EDITOR OF CLIMATE REPORTS RESIGNS
The New York Times, June 11, 2005
Philip A. Cooney, chief of staff to President Bush's Council on Environmental Quality, has resigned, White House officials said. Mr. Cooney's resignation came two days after documents revealed that he had edited government climate reports in ways that cast doubt on the link between greenhouse-gas emissions and rising temperatures. Mr. Cooney has no scientific training. Dana Perino, a deputy White House press secretary, said the decision was unrelated to revelations about the documents. Mr. Cooney did not respond to e-mail or phone messages left at his home.
Editor of Climate Reports Resigns
The New York Times, By Andrew C. Revkin, June 10, 2005
Philip A. Cooney, the chief of staff to President Bush's Council on Environmental Quality, resigned yesterday, White House officials said.
Mr. Cooney's resignation came two days after documents revealed that he had repeatedly edited government climate reports in ways that cast doubt on the link between building greenhouse-gas emissions and rising temperatures.
Mr. Cooney has no scientific training. Dana Perino, a deputy White House press secretary, said Mr. Cooney "had long been considering his options following four years of service in the administration." Ms. Perino said the decision was unrelated to revelations about the documents. Mr. Cooney did not return e-mails messages or phone messages left at his home.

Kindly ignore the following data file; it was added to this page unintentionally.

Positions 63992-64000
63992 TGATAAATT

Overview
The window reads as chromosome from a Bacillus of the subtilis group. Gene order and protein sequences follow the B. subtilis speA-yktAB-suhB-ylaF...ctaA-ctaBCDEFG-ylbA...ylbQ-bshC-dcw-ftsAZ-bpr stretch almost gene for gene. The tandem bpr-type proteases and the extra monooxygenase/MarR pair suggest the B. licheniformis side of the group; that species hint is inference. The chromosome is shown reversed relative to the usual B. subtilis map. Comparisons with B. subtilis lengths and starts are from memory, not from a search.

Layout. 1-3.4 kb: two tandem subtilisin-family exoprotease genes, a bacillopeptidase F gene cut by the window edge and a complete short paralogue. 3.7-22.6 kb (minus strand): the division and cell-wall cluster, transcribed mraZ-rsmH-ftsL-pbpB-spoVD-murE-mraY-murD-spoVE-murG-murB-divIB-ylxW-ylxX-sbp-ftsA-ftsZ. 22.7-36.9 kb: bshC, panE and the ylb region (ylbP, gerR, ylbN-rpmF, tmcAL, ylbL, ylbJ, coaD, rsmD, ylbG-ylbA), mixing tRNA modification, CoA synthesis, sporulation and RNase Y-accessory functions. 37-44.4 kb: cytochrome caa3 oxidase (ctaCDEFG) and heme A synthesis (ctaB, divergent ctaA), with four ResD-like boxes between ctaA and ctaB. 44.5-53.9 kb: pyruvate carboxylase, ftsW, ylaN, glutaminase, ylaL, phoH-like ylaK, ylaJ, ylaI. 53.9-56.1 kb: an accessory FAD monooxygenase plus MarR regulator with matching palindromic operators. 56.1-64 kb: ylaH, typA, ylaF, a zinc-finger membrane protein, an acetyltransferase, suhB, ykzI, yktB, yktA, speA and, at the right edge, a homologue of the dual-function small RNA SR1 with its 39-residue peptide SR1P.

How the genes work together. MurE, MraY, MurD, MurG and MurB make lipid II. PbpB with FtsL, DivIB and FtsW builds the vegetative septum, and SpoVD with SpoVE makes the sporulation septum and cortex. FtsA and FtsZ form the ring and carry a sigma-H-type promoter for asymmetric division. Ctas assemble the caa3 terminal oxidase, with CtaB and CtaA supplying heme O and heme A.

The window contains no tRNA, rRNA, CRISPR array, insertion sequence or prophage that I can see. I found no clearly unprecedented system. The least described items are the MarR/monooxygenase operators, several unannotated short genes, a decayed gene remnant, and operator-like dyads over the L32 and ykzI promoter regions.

Ms. Perino noted that the documents in question dated from 2003.
"He had accumulated many weeks of leave and had decided to resign and take the summer off to spend the time with his family," Ms. Perino said.
Before moving to the White House in 2001, Mr. Cooney, 45, was a lawyer for the American Petroleum Institute, the main lobby for the oil industry, and held the position of "climate team leader," in which he fought restrictions on greenhouse gases.
The documents, first described on Wednesday in The New York Times, stirred reactions ranging from defenses of Mr. Cooney by oil lobbyists to strident criticism by environmental groups and satire from Jon Stewart on his comedy-news program "The Daily Show."
Most scientists and scientific groups, including the National Academy of Sciences in a letter released this week, have said the relationship between greenhouse-gas emissions and warming is clear enough to justify prompt actions by countries to curb emissions.
Philip Clapp, the president of the National Environmental Trust, an environmental group in Washington, said the problem with White House treatment of the climate issue was broader than just one person.
"His resignation is less surprising than the fact that the lead oil industry lobbyist on global warming should have been given this kind of power over climate science and scientists," Mr. Clapp said.
Myron Ebell, who for years has fought restrictions on greenhouse gases on behalf of groups with industry ties, said Mr. Cooney's actions were part of the normal adjustments to language in government documents to mesh them with policy goals.
"The idea that only scientists are able to deal with that is ridiculous," said Mr. Ebell, who currently directs climate policy for the libertarian Competitive Enterprise Institute. "Citizens have to be able to deal with these things and decipher them, too."
He added, "This is a news story because the White House is so secretive, not because he did anything wrong."